“Clients could ask therapists for book, podcast, documentary or peer-reviewed journal article recommendations to learn more about the use of psychedelics,” says Dr. Zdyb. “They could also inquire after whether their therapist is aware of any clinical trials that they may be eligible to participate in or about applying to Health Canada for an exemption to use a controlled substance as part of their treatment. The easiest psychedelic to ask a clinician about is likely ketamine because it is legally available in Canada with a prescription from a medical doctor.”
When talking to your doctor about psychedelics, remember that there’s nothing illegal about discussing psychedelic research and asking questions. Therapists do not have a duty to report criminal activity aside from their responsibility to warn authorities if they have reason to believe that a client is at imminent risk for harming or killing another person or themselves, or to report suspected child abuse.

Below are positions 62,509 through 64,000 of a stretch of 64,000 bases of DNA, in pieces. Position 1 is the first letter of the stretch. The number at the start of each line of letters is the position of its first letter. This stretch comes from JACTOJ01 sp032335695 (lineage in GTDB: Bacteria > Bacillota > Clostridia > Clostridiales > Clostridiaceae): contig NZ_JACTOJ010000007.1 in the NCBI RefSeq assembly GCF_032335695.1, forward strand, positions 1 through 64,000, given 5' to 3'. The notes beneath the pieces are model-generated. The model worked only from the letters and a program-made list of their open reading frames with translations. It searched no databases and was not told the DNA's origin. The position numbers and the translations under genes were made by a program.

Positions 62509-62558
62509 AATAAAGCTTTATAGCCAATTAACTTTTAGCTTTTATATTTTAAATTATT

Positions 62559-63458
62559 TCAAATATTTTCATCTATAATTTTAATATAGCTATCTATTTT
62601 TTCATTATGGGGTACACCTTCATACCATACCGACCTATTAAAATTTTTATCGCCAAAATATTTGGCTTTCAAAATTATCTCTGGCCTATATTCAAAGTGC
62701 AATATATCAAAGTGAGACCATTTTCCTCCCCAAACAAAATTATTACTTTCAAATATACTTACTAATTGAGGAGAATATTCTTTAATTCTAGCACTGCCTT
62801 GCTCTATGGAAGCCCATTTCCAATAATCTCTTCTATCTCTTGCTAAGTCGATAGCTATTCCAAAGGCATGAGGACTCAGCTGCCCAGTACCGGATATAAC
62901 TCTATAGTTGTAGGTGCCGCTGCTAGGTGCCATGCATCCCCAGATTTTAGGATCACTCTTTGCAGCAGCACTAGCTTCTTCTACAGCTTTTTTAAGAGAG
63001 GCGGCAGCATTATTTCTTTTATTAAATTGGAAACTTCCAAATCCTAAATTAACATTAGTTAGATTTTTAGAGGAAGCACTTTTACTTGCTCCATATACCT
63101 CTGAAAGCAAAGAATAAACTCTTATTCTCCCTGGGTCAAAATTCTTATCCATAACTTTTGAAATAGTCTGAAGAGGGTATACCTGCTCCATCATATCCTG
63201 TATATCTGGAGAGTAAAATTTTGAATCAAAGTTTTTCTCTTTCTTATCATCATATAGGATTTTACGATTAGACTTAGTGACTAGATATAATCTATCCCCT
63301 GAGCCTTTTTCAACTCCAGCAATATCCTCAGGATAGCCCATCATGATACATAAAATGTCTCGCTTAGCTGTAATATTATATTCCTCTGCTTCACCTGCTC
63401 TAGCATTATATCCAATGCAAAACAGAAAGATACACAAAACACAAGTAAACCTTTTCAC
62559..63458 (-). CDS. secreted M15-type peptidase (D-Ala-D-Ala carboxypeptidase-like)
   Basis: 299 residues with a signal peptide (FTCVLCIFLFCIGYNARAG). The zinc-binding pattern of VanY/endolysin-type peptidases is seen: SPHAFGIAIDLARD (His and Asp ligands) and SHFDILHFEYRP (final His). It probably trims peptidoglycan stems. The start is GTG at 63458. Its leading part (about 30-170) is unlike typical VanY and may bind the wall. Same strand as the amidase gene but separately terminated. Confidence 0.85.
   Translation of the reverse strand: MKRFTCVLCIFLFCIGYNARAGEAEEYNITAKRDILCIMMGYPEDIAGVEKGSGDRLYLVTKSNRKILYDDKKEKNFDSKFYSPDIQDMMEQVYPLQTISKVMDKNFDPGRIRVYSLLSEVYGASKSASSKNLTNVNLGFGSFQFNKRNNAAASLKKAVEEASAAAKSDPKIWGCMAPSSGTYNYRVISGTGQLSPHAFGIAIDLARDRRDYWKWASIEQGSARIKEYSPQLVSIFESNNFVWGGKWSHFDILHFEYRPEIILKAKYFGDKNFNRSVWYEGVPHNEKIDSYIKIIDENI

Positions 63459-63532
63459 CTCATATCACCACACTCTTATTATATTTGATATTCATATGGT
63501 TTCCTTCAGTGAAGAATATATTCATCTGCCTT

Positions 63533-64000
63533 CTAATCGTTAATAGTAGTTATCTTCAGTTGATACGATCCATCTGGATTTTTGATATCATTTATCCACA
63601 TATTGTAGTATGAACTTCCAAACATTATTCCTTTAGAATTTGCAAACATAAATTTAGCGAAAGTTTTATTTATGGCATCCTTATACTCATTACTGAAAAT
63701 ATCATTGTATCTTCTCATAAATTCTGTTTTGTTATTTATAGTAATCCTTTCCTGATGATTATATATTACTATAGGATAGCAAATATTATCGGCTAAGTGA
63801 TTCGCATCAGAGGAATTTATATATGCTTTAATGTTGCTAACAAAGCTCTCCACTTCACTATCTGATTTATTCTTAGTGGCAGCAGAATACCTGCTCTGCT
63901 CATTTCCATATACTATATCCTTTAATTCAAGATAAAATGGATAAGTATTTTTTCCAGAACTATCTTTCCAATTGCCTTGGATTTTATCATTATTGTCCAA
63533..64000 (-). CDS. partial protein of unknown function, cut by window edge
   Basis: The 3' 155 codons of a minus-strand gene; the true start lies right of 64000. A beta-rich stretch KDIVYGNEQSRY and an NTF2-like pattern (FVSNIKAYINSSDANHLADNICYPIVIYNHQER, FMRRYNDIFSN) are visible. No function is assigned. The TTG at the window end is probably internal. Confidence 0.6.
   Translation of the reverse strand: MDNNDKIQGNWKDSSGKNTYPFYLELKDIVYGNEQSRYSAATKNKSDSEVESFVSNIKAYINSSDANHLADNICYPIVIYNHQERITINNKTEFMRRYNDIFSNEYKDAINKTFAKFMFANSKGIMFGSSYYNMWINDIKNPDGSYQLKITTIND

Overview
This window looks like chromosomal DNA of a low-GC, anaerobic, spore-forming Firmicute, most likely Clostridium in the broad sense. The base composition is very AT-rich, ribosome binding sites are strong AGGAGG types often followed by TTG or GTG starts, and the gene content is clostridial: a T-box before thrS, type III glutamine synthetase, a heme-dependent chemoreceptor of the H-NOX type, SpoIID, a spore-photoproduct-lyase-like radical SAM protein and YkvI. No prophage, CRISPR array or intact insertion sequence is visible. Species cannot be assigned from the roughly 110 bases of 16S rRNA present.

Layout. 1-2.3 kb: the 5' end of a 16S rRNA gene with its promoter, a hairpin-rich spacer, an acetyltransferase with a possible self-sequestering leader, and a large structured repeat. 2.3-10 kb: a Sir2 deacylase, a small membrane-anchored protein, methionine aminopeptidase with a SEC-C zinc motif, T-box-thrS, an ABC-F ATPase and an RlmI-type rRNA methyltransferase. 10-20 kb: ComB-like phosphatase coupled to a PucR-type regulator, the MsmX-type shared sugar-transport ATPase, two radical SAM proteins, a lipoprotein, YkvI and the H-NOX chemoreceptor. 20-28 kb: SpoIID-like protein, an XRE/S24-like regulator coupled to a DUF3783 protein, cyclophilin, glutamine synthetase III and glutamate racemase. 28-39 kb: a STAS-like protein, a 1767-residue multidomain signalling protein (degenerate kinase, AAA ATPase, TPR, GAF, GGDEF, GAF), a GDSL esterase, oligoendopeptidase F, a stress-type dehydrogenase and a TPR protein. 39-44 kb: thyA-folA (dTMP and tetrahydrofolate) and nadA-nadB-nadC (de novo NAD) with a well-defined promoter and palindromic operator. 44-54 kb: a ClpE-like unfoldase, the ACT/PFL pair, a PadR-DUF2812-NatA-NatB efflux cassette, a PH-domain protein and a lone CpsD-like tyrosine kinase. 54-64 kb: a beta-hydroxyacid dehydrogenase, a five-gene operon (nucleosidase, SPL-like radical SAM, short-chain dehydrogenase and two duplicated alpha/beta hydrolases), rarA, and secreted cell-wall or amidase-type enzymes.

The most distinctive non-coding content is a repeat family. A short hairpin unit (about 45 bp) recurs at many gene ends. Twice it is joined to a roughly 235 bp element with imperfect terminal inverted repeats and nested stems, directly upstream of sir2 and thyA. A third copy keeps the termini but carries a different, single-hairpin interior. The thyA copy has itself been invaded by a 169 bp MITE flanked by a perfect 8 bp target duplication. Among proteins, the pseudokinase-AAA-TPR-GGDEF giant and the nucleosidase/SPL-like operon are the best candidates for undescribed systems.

“If the viewpoint of the therapist doesn’t align with what patients are reading or hearing, there are other people that they could work with that are more open-minded towards psychedelic use and can provide them with better information and supportive care,” says Dr. Feduccia.
An article in the Journal of Psychedelic Psychiatry authored by Dr. Feduccia reflects survey responses on practical and ethical considerations for psychedelic therapy and integration practices from seventy-six mental health professionals. According to the survey, over half of respondents planned on serving their current client with psychedelic-assisted therapies, while 26 responded “maybe.”